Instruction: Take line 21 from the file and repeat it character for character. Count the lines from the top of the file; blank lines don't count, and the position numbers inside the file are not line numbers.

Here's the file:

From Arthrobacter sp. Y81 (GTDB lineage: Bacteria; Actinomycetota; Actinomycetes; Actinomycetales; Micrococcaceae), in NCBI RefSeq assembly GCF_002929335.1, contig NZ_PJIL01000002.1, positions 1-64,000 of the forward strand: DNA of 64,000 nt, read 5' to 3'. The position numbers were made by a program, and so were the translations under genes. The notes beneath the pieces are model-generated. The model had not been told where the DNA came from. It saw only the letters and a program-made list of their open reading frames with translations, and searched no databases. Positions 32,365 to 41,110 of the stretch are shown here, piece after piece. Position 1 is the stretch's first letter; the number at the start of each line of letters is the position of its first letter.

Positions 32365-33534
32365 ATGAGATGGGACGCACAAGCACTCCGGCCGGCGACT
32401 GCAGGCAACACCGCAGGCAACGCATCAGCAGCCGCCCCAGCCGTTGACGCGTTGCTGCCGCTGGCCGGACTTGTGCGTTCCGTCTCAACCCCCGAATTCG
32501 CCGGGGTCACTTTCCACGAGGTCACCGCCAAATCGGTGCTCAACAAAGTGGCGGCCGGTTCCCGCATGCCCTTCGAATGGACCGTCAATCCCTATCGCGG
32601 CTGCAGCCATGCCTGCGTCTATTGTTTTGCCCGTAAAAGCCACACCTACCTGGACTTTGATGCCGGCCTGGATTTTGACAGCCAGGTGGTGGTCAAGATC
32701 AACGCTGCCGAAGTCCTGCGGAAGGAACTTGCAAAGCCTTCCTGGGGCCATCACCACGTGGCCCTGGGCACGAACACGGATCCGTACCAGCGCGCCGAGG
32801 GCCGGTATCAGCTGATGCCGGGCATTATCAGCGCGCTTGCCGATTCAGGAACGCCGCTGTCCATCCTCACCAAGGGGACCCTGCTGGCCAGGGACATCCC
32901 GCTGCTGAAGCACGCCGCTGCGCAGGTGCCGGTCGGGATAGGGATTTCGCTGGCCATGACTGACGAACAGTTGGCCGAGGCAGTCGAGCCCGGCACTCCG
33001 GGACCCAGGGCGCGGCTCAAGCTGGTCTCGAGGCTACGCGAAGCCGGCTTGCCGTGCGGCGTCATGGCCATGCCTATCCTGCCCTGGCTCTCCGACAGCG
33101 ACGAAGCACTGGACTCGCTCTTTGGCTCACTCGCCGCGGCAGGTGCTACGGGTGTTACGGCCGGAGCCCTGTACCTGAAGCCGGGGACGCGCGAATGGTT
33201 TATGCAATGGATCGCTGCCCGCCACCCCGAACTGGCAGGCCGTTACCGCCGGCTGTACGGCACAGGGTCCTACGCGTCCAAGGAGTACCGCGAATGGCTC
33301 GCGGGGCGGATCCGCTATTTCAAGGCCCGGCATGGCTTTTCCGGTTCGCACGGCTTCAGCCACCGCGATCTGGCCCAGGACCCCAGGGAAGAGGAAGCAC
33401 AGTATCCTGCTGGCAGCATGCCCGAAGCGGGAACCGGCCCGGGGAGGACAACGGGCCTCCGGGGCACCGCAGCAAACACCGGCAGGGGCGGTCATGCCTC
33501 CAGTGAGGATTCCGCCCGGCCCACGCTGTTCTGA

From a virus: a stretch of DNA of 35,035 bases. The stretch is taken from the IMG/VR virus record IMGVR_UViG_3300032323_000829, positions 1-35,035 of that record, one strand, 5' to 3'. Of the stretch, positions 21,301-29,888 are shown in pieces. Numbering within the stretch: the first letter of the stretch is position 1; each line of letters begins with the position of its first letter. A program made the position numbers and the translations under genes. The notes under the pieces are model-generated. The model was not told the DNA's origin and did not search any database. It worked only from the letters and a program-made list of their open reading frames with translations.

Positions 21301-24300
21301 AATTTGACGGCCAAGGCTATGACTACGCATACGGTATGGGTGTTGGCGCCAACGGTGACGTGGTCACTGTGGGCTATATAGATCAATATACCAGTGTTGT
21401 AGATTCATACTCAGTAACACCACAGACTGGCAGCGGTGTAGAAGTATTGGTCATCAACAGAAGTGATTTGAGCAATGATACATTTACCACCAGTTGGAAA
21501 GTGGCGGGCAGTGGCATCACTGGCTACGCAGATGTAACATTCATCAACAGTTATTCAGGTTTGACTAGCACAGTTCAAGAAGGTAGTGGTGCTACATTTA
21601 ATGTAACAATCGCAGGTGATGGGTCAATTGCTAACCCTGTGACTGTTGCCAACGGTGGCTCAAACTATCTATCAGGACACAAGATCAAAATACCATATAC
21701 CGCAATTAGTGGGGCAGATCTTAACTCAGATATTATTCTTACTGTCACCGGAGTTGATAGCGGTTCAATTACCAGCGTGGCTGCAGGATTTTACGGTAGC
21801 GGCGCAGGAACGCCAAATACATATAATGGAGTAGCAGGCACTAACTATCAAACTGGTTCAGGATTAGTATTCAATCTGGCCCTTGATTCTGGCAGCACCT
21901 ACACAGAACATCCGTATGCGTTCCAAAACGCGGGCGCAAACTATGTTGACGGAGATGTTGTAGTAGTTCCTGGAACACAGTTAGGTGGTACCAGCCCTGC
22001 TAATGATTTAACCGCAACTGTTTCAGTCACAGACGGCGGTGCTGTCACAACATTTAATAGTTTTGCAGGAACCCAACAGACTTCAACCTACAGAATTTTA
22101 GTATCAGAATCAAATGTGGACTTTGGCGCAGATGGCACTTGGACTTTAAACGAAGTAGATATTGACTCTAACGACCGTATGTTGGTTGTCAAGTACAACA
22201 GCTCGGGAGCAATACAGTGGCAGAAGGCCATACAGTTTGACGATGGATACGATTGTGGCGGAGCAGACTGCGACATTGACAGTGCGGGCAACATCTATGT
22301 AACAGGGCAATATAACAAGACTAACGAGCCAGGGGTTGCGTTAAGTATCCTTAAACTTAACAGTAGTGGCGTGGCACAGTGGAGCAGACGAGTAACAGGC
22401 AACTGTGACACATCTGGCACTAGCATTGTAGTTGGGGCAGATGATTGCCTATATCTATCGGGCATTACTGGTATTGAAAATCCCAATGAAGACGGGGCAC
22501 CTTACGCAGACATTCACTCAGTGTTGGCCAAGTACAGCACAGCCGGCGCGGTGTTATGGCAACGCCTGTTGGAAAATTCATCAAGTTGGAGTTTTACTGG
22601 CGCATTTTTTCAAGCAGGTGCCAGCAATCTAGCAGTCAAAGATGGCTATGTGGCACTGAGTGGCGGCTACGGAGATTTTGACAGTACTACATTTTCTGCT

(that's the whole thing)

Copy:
21601 ATGTAACAATCGCAGGTGATGGGTCAATTGCTAACCCTGTGACTGTTGCCAACGGTGGCTCAAACTATCTATCAGGACACAAGATCAAAATACCATATAC